Those with long memories, particularly residents of the fair north-country, will remember the name Hebric with much fondness. In the 1970s, the local folk clubs’ hectic heydays, Hebric enjoyed much well-deserved success with its vital renditions of material which at that time was in the process of becoming defined as folk-classic and much of which has since passed into common repertoire. Hebric was at that time a singularly versatile four-piece. For the first few years of its existence it comprised John Bromley, Dave Calvert, Jimi Bond and Malcolm Stocks; John then temporarily “emigrated”, and Hebric continued for a time while the remaining members pursued various activities musical and otherwise in parallel (as is the way of such things).
But to cut a long hiatus short… lately (well, since 2016 to be accurate) the original lineup decided to reconvene the band since they enjoyed playing together so much. The result has been two years of phenomenally successful gigs – not so much reunions as revitalisations, in clear affirmation of the deep bond between the four men. It’s abundantly obvious that they love what they do and get off on it, big time, and the energy and assured quality of their performances fully reflects this. To say it doesn’t feel like they’ve been away from the scene for decades might be construed as a comment that their style and repertoire is old-hat, even stale – but that’s far from the truth, for there’ll always be room for this calibre of talent, delivering good old-fashioned craftsmanlike renditions of trusty, time-honoured repertoire, well played and sung and thoughtfully arranged to please both audience and themselves. The chummy banter that so naturally permeates their live act is genuinely entertaining, and complements the high competency of their music-making without getting in the way of it or taking anything away from it. And what sets this CD apart from the take-home incarnation of so many acts is that even without the banter element the recording faithfully captures the lads’ personalities both as individual skilled performers and as a viable and vibrant unit (big congrats to engineer Steve Smith!).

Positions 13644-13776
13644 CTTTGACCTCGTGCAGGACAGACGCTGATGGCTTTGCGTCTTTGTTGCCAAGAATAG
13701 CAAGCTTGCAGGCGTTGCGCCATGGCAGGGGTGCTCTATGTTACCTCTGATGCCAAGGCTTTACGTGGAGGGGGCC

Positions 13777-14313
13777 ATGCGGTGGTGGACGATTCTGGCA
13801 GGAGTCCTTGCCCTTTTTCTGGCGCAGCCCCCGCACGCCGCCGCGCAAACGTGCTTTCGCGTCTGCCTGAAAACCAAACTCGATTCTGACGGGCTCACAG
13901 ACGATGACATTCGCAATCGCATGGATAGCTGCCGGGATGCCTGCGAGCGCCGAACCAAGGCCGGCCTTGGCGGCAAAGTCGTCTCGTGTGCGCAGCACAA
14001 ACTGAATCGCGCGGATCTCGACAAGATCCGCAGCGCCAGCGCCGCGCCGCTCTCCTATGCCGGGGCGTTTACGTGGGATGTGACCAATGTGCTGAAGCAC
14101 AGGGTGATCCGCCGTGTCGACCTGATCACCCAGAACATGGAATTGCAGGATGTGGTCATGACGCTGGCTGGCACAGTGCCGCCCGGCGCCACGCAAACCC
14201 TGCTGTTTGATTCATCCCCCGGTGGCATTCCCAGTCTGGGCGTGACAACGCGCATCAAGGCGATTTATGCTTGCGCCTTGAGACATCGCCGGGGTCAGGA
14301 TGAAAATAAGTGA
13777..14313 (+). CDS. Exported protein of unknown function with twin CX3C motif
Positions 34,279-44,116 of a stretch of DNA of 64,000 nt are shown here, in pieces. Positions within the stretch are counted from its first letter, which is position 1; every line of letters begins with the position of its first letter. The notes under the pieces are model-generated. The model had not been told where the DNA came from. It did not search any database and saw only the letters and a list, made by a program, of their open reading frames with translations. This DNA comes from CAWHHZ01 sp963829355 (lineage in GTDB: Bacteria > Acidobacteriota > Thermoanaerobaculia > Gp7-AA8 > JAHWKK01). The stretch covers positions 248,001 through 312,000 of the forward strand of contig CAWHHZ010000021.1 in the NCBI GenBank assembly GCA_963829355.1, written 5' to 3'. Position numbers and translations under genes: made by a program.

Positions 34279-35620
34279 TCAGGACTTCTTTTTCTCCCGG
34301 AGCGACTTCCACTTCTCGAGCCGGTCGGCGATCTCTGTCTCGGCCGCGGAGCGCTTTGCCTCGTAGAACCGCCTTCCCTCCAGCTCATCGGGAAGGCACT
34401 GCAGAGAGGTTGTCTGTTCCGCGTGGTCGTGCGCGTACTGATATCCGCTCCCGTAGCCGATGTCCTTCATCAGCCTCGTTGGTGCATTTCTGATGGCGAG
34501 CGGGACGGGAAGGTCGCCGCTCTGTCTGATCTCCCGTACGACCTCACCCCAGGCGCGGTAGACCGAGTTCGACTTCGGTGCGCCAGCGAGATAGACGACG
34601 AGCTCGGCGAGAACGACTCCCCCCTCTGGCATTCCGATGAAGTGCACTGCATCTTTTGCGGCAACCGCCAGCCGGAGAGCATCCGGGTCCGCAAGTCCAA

As far as repertoire goes, it may largely comprise tried-and-tested songs and tunes, but there’s still room for new entries to the set-list including the occasional more recent composition. This newly-recorded CD is replete with good songs, uniformly well sung, very well sequenced and highly satisfying. Old favourites/staples such as The Recruited Collier, Calico Printer’s Clerk, Sally Wheatley, Come By The Hills and Band O’ Shearers all come up fresh here (however many times Hebric must’ve run them through!), while the pairing of Linda Thompson’s lovely No Telling with The Angels’ Waltz is inspired and Close The Coalhouse Door makes a great foil for Jez Lowe’s Black Diamonds. Less familiar is Gordon Bok’s The Ways Of Man Are Passing Through, which opens the disc – this is also quite a discovery.
Hebric is fortunate to boast three fine singers, but among these John Bromley stands out (or should I say booms out?), his wondrously rich bass taking the lead on a good number of the songs (happily, he continues to sing with Kimber’s Men and The Bromleys too). While instrumentally, the Hebric musicians are no slouches either: whether accompanying sensitively or steaming ahead having fun with session tunes, they always maintain a superb sense of balance and internal dynamics. Their arrangements – variously employing guitars, banjo, mandola, accordion, whistles and bodhrán – are never less than interesting; undistracting, they congenially and definitively complement each item on a stand-alone basis, yet together enjoy a coherence and unity of style that’s enviable. Much care has evidently been taken here, and the songs are treated with due respect; refreshingly, there’s no tendency to grandstanding or showing off, and the Hebric treatments bear replay in the home just as well as they withstand repeated exposure on stage. Quite an achievement that – these old stagers certainly know their business, and are one of the rare “reconvened” acts that really do deliver… and clearly have such fun continuing to do so. This “comeback” CD comes with just the right amount of background information in its straightforward, no-nonsense informative presentation, sounds great, and does Hebric proud.
|Paul Davy: Ancestors||Dean Ford: This Scottish Heart|
The Fatea Showcase Sessions are a series of downloads featuring acts that we've really enjoyed and think that more people should get the chance to hear.
Click Here to get the latest session